Erythrocyte-derived microvesicles induce arterial spasms in JAK2V617F myeloproliferative neoplasm
Johanne Poisson, Marion Tanguy, …, Chantal M. Boulanger, Pierre-Emmanuel Rautou
J Clin Invest. 2020. https://doi.org/10.1172/JCI124566.
Arterial cardiovascular events are the leading cause of death in patients with JAK2V617F myeloproliferative neoplasms. However, their mechanisms are poorly understood.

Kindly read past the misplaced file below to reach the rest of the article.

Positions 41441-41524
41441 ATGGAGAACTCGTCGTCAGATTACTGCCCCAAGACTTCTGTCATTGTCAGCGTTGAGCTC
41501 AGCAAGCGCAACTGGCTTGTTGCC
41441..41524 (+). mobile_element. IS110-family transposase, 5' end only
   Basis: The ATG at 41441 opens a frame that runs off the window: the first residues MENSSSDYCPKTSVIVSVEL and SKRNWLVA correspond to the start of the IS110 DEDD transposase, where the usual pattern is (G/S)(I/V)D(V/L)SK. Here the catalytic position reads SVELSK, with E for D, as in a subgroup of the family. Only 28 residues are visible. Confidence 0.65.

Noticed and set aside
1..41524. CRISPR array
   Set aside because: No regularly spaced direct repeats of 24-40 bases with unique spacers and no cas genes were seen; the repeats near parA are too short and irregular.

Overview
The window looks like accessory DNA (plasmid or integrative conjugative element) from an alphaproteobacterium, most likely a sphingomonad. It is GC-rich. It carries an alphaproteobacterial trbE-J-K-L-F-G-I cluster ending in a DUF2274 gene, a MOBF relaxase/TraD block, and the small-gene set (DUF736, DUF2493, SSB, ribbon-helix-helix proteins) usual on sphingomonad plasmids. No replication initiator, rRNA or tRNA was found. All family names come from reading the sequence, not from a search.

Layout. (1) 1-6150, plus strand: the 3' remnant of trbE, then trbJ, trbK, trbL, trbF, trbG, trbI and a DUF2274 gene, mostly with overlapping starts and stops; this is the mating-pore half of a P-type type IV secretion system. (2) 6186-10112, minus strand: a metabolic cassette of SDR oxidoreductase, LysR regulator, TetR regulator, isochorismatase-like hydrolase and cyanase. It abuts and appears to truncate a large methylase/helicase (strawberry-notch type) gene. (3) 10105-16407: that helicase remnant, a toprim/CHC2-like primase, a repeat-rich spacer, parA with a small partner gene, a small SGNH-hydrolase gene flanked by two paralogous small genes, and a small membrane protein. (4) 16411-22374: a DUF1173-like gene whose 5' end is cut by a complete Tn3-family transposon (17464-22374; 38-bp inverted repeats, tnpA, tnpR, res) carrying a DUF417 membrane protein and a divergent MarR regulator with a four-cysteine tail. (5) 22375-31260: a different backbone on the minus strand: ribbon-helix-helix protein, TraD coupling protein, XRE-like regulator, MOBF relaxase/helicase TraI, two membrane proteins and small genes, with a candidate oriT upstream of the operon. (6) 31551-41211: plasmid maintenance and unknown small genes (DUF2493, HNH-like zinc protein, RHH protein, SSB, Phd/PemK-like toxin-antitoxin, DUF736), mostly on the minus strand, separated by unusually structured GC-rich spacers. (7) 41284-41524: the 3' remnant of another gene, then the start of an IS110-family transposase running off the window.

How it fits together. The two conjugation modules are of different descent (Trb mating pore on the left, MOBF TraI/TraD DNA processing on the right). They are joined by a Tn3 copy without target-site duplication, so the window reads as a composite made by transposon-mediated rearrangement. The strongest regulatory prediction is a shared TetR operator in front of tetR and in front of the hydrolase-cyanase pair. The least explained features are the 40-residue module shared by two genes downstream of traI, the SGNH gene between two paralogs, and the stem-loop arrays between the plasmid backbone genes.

In the present study, we observed that genetically modified mice developing JAK2V617F myeloproliferative neoplasms have a strong arterial contraction in response to vasoconstrictors that could account for arterial cardiovascular events observed in patients. We then investigated the mechanisms involved and demonstrated that microvesicles, i.e. cell debris, derived from red blood cells, and circulating in the blood of patients with JAK2V617F myeloproliferative neoplasms transfer a protein (myeloperoxidase) to endothelial cells thus increasing arterial response. We finally showed that treatments, including hydroxyurea and simvastatin, improved arterial response and could thus be attractive to prevent arterial cardiovascular events in patients with JAK2V617F myeloproliferative neoplasms.